by Gracen Hansen (Originally published in Nectar News)
Tony Adler started his career in the entertainment industry from the bottom and worked his way to the top. From the first time he stepped on a set as a 21-year-old college graduate he knew he had found where he was meant to be. It was that moment that led him to working on some of our most iconic films and TV shows including American Beauty and The West Wing. However, breaking into the film industry is not an easy feat. Nectar News sat down with Adler (by Skype) to ask him some questions about his journey and what it really takes to sustain a life long career in the arts.
Nectar News (NN): What are the onset duties of a first assistant director?
Tony Adler (TA): Basically the first assistant director is in charge of the shooting schedule so that means the first assistant director is in charge of making sure that the company and the director can accomplish the days that they are scheduled to make. And in terms of communication, they make sure that everybody who is involved in the movie knows what’s going on, at what particular time, and what to anticipate when we’re finished with things, which direction we’re looking in… so he or she is really the communication liaison to make sure the set is moving and is functioning based on the schedule and everybody knows what they’re doing. I’ve always referred to the first assistant director position as the field marshal on the set.
NN: How did you first get into the entertainment industry?
TA: Well, I graduated from Vassar College, and when I left college I had no intention of getting into the movie business. My father was a screenwriter and I was always sorta liked what he did, but it wasn’t what I wanted to do. I was a theater major and had a minor in history, I wanted to become a lighting and set designer, and also to design lights for rock and roll shows. I got out of school and I went right to work. I got a job working as a technical director at a theater, little, tiny theater on 23rd street in New York. I was working for a couple of bands as their road manager, and I was working all the time! 21 years old, life was good and I was running around like a crazy person. I graduated in May, and sometime in July my father called me up and said, ‘what are you doin’?’ and I said ‘well I gotta work all night on this and then I have the rock club, gotta move in the van…’ the band was Bulovard Jacks, and he said, ‘listen, we have an old friend who’s directing a movie, and another old friend is producing it. The movie is called Ragtime, from the book by E.L. Doctorow the director is Milos Forman, you should go see these guys, they have lots and lots of jobs open.’ He knew I had read the book Ragtime and I was a big fan of Doctorow, so I said ‘okay, what the hell!’ I go down there and they’re building and set dressing 11th street between A and B, and all of a sudden I walked into Hollywood. I always loved movies, I was looking around like, ‘where have you been all my life’. I went and met with Mike Housner, and he offers me a job! I took the job because this was something I had to be around. I left that afternoon and thought, ‘I gotta do this’ I started work the next day, that’s it, that’s how I got started.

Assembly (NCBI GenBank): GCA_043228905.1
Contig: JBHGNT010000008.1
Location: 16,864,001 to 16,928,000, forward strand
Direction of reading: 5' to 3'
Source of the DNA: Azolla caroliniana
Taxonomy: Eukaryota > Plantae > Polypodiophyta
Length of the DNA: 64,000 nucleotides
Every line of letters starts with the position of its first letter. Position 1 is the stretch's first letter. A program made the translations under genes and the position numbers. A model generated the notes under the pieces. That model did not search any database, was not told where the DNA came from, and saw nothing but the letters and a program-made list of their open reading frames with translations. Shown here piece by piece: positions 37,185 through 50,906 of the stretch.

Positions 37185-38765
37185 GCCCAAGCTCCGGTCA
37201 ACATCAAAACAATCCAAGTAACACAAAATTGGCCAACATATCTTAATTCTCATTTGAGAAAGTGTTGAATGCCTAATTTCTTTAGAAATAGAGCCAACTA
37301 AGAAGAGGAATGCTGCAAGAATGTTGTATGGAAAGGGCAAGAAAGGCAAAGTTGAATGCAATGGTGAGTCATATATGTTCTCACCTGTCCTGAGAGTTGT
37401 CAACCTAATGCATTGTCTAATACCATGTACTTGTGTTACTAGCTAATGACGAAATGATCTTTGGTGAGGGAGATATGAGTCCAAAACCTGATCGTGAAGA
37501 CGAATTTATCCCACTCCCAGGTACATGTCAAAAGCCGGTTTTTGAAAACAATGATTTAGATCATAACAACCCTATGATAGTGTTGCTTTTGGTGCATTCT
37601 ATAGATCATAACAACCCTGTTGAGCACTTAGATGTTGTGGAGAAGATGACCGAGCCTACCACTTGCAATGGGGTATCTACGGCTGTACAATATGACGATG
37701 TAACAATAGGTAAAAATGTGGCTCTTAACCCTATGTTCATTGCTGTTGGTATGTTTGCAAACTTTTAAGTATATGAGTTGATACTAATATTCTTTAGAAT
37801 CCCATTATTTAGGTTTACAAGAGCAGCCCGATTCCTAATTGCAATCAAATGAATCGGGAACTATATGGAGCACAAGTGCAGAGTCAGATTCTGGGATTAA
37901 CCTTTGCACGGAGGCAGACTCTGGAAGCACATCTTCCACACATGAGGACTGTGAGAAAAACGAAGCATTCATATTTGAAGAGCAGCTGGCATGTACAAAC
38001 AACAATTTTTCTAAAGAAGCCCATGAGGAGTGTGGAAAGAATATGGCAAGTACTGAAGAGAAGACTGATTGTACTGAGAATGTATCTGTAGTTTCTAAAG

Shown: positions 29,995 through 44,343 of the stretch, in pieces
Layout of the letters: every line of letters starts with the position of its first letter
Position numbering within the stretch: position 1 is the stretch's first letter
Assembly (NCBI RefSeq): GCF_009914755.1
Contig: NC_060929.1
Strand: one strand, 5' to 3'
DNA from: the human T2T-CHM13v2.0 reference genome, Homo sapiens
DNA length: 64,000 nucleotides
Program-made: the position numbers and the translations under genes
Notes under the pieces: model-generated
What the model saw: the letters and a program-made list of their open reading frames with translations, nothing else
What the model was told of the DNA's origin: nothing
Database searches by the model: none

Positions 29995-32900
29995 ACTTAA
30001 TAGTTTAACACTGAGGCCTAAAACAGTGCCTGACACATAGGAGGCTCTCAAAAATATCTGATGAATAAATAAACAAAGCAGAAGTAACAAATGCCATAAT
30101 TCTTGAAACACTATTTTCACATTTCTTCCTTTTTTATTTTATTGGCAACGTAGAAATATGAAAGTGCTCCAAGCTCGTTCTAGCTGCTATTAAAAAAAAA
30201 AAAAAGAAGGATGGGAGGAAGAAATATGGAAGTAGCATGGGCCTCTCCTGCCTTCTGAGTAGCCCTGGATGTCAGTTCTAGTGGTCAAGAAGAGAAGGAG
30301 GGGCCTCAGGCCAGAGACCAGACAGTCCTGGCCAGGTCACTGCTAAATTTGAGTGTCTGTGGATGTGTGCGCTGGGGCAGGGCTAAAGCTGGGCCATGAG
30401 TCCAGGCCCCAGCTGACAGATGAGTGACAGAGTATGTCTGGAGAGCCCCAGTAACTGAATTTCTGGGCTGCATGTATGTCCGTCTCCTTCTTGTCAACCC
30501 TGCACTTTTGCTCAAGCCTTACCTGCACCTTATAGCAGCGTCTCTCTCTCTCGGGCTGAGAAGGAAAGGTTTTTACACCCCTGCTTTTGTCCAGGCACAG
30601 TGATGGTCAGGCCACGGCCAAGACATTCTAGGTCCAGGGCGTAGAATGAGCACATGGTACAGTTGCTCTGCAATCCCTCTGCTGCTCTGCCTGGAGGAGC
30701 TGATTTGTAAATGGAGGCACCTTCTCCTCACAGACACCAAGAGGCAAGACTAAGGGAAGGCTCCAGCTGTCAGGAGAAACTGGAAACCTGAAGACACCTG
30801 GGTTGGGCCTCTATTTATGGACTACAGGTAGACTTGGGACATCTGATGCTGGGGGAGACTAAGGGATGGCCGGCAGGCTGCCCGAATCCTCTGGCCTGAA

NN: What advice would you give to someone considering a similar career path?